Data::PowerSet - Generate all subsets of a list of elements


This document describes version 0.05 of Data::PowerSet, released 2008-05-13.


  use Data::PowerSet 'powerset';

  my $powerset = powerset( 3, 1, 4 );
  for my $p (@$powerset) {
    print "@$p\n";

  # prints
  3 1 4
  1 4
  3 4
  3 1

An object-oriented interface is also available;

  my $d = Data::PowerSet->new( 3, 1, 4 );
  while (my $r = $d->next) {
    print "@$r\n";
  # produces the same output as above


Data::PowerSet takes a list and returns all possible combinations of the elements appearing in the list without replacement.



The powerset function takes an array (or a reference to an array) on input and returns a reference to an array of arrays containing all the possible unique combinations of elements.

It is also possible to supply a reference to hash as the first parameter to tweak the behaviour. See the new method for a description of what keys can be specified.

  powerset( 2, 5, 10, 17 );

  powerset( {min => 1}, qw(a b c d) );

  powerset( [qw[ bodine mondaugen gadrulfi fleische eigenvalue ]] );


The object-oriented interface provided by the module is implemented with the following methods.


Creates a new Data::PowerSet object.

  my $ps = Data::PowerSet->new( qw( foo bar grault waldo ));

A reference to a hash may be supplied, to change the way the object behaves.


Minimum number of elements present in the selection.

Note that the empty set (no elements) is quite valid, according to the mathematical definition of a power set. If this is not what you expect, setting min to 1 will effectively cause the empty set to be excluded from the result.

  my $ps = Data::PowerSet->new( {min=>2}, 2, 3, 5, 8, 11 );

In the above object, no returned list will contain fewer than 2 elements.


Maximum number of elements present in the selection.

  my $ps = Data::PowerSet->new( {max=>3}, 2, 3, 5, 8, 11 );

In the above object, no returned list will contain more than 3 elements.


Perform a join() on each returned list using the specified value.

  my $ps = Data::Powerset->new( {join=>'-'}, 'a', 'b' );

When this attribute is used, the next() method will return a scalar rather than a reference to an array.


Returns a reference to an array containing the next combination of elements from the original list;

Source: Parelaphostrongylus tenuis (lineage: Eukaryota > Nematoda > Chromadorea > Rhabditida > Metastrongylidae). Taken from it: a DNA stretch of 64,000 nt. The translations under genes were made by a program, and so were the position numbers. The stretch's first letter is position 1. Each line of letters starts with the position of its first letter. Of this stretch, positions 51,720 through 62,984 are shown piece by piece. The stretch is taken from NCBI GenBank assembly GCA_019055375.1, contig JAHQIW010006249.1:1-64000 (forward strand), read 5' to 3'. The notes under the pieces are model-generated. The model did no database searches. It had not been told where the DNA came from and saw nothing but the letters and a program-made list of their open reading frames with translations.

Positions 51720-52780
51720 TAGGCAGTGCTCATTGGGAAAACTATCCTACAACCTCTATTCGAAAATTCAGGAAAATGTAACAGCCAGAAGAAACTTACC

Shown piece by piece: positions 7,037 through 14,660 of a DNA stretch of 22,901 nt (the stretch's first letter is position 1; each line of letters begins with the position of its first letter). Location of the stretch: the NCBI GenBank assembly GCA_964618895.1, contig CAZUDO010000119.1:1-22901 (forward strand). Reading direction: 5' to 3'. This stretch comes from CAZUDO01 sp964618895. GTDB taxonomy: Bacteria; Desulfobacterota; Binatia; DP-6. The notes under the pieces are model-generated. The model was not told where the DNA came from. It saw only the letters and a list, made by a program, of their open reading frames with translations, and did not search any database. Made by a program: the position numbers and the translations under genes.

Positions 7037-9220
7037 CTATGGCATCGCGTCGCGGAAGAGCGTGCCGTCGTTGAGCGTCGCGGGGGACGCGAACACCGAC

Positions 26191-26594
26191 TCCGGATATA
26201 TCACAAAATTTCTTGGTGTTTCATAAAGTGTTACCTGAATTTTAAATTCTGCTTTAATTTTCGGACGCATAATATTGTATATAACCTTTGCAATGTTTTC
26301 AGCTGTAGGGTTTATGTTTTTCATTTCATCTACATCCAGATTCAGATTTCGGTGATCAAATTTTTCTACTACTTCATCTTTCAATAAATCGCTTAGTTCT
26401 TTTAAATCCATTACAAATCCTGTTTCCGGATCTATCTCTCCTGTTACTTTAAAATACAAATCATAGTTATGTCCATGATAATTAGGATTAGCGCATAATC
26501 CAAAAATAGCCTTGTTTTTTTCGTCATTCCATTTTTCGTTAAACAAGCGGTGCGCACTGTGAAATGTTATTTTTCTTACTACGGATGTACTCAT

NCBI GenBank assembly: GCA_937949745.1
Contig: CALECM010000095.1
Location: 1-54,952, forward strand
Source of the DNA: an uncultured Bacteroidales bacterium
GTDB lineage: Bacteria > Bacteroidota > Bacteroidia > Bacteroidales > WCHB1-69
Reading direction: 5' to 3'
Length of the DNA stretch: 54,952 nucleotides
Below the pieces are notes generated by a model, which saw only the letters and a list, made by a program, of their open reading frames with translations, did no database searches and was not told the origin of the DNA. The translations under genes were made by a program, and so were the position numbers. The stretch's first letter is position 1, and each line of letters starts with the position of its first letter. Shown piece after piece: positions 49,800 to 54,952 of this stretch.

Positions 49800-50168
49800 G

my $ps = Data::PowerSet->new(qw(e t a i s o n));
    my $first = $ps->next;
    my $next  = $ps->next;

Restart from the first combination of the list.


Accept a new list of elements from which to draw combinations.

  $ps->data( qw(all new elements to use) );

Returns the number of elements in the set. This can be used to set max to the number of elements minus one, in order to exclude the set of all elements, when the number of elements is difficult to determine beforehand.




Power sets grow exponentially. A power set of 10 elements returns a more than one thousand results. A power set of 20 elements contains more than one million results. The module is not expected to be put to use in larger sets.

A power set, by definition, includes the set of no elements and the set of all elements. If these results are not desired, the min and max methods or properties can be used to exclude them from the results.

This module works with perl version 5.005_04 and above.



Another module that generates power sets. If I had managed to find it in a search beforehand, I probably would have used it instead. Nonetheless, Data::PowerSet has a couple of features not present in List::PowerSet, but otherwise both can be used pretty much interchangeably.


A fast (no stacks, no recursion) method for generating permutations and combinations of a set. A power set is merely the union of all combinations (of differing lengths).

The wikipedia definition of a power set.


None known. Please report all bugs at|

Make sure you include the output from the following two commands:

  perl -MData::PowerSet -le 'print Data::PowerSet::VERSION'
  perl -V


This module is dedicated to Estelle Souche, who pointed out the very elegant and obvious algorithm. Smylers suggested the name.


David Landgren, copyright (C) 2005-2008. All rights reserved.

If you (find a) use this module, I'd love to hear about it. If you want to be informed of updates, send me a note. You know my first name, you know my domain. Can you guess my e-mail address?


This library is free software; you can redistribute it and/or modify it under the same terms as Perl itself.